GAINESVILLE, Fla. — Much has been made about new Florida football coach Dan Mullen’s tight-knit, loyal offensive coaching staff.
He’s worked with co-offensive coordinator and offensive line coach John Hevesy since they both joined Urban Meyer’s staff at Bowling Green in 2001. He’s worked with co-OC and wide receivers coach Billy Gonzales for most of that same period as well. He was with running backs coach Greg Knox the last nine seasons at Mississippi State. And he coached and has twice hired quarterbacks coach Brian Johnson.
The only newcomer to that mix on the offensive side is Larry Scott, who was the final hire of Mullen’s first Florida coaching staff.
Hevesy has joked that sometimes the longtime colleagues will reach conclusions in offensive meetings without having to even say all that much.
That may take some getting used to for Scott, the offensive coordinator at Tennessee last year and a former interim coach at Miami, but he said he appreciates the opportunity to join such a close coaching staff.
“Well, the one thing you note being in this business as long as I have, and the staffs and the number of people that have come and gone and all those different things, you really have a certain level of respect and admiration for people that have been able to do it at this level together this long,” Scott said. “It speaks to some of the things that are core principles about why you even got into coaching, which is just loyalty, the ability to check your ego at the door and work together for a common goal.
“And when people can do that and have the success they’ve had for such a long period of time, it’s a rare thing that you see in this business these days, so why not want to attach yourself to something like that if you can and if you fit? Because obviously they’re not going to let just anybody into the door.”
WATCH: Florida tight ends coach Larry Scott meets with media
Posted by Florida Gators – SEC Country on Thursday, February 22, 2018
Mullen initially retained holdover Ja’Juan Seider on his staff, reassigning the former running backs coach to the tight ends spot. Seider quickly found another opportunity to do what he does best at Penn State.
And it didn’t take long for Mullen to move on as well, hiring Scott, who was available after Tennessee’s staff changeover. Scott coached the Vols’ tight ends the last two seasons in addition to taking on the OC role last fall.
He got his coaching start at USF and also spent three seasons at Miami, going 4-2 as the Hurricanes’ interim coach to finish out the 2015 season.
“[The phone call] came, I pick it up and it’s ‘Hi, this is Dan Mullen.’ Oh, interesting, this could turn into a good call,” Scott recalled of how this opportunity came about. “And we talked a little bit about some things and obviously he was doing some background checks on me. A couple of people that I know and have a lot of respect for in the business reached out to me about this opportunity, and then we talked another time and I had a chance to come up and actually sit and talk with him face to face, and that was important for me as well as much as it was for him.”
Scott liked what he heard and he’s liked what he’s seen so far as the newcomer on the staff.
“Great genuine people. They love what they do, they love kids, they love the development and the process of what it takes to develop young people, good players and good people,” Scott said. “So obviously something you want to be a part of, especially if those are the reasons and the core principles of why you got into coaching. And those certainly were for me, and where I am right now in my career and what I want to be a part of, and so it’s been awesome to be around those guys and that kind of deal.”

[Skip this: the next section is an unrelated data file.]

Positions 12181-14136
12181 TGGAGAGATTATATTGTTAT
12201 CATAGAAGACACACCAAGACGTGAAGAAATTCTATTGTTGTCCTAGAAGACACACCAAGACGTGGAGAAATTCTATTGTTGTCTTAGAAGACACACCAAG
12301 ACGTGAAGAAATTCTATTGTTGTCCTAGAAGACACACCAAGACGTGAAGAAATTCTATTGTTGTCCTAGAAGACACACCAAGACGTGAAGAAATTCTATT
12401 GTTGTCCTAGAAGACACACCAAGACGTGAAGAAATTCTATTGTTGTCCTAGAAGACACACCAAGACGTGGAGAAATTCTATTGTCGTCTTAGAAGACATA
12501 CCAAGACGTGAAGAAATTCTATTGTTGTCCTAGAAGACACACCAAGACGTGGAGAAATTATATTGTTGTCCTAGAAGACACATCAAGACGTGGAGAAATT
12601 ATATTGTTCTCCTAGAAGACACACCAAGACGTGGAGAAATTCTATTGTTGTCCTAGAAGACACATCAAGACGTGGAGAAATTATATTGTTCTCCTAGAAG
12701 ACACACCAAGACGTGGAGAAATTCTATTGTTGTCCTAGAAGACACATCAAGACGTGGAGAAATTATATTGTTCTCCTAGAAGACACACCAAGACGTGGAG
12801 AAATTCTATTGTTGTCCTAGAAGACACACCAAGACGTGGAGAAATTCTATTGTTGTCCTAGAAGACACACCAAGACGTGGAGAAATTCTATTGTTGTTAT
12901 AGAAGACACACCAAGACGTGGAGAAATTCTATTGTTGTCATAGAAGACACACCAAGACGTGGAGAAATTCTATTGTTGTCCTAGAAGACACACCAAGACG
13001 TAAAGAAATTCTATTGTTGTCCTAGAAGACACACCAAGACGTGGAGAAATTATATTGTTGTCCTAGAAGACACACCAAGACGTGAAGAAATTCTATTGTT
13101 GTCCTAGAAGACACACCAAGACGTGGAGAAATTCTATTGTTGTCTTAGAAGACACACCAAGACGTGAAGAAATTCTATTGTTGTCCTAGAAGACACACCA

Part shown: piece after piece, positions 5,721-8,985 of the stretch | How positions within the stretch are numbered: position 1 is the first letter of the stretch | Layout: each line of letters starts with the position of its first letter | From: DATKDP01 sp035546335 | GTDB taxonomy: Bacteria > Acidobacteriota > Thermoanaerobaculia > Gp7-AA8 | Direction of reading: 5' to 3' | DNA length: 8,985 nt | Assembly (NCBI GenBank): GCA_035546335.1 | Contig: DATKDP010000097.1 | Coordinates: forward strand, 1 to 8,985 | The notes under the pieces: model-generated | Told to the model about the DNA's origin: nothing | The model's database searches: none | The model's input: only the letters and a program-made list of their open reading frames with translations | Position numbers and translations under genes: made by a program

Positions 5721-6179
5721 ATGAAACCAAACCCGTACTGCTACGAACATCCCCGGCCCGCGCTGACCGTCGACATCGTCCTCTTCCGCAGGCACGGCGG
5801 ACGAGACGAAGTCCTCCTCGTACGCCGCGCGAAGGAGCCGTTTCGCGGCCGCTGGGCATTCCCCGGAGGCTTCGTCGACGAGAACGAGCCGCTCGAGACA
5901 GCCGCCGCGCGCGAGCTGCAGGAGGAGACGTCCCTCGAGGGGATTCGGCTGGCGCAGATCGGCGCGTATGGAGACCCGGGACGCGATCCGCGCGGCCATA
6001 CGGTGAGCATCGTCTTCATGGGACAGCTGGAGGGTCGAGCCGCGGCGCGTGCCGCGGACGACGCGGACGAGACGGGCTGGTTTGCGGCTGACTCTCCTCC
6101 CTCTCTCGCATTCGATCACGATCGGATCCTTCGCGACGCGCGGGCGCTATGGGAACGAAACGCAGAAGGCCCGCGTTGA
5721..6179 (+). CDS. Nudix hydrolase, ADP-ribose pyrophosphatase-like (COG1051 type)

Meanwhile, Scott is still getting to know the players he’ll be working with at Florida.
He’s already said he expects his position group to be a big part of the offense under Mullen, which it wasn’t in recent years.
He recruited 4-star Class of 2017 prospect Kemore Gamble when he was at Miami, getting Gamble to commit to the Hurricanes before he flipped to Florida. But the rest of the group he’ll get a better sense for when spring practice starts next month.
“The process of really digging into what motivates these guys, what are their reasons for playing football, why they do what they do, why are they here, how did they get here, what’s their background and all of those things, that takes time,” Scott said. “Especially to really get to the core of a person and of a player to really get the best out of them that you want, that’s going to take some time.”
As for his own background, he’s been an interim coach and he’s been an SEC offensive coordinator.
Scott said that stint at Miami, taking the reins over the second half of the 2015 season, was particularly valuable. It gave him a new perspective on the responsibilities of the head coach and how important it is for every assistant to do his part and be an expert in his area to make the whole operation run smoother.
That’s what he said he’ll take from his past experiences and apply now at Florida.
“Understand the defined role that’s laid out for you. Be an expert at it. Be the very best that you can, because that piece, no matter how big or how small, is not unimportant to the program,” he said. “And no one’s bigger than the program, but your piece and your role is critical to the development of the overall program. That’s the perspective it gave me.
“So when you can do that and be the very best that you can be at your role, you give yourself a chance to win and win at a high level.”
The post TEs coach Larry Scott the newcomer to Florida’s tight-knit offensive staff appeared first on SEC Country.
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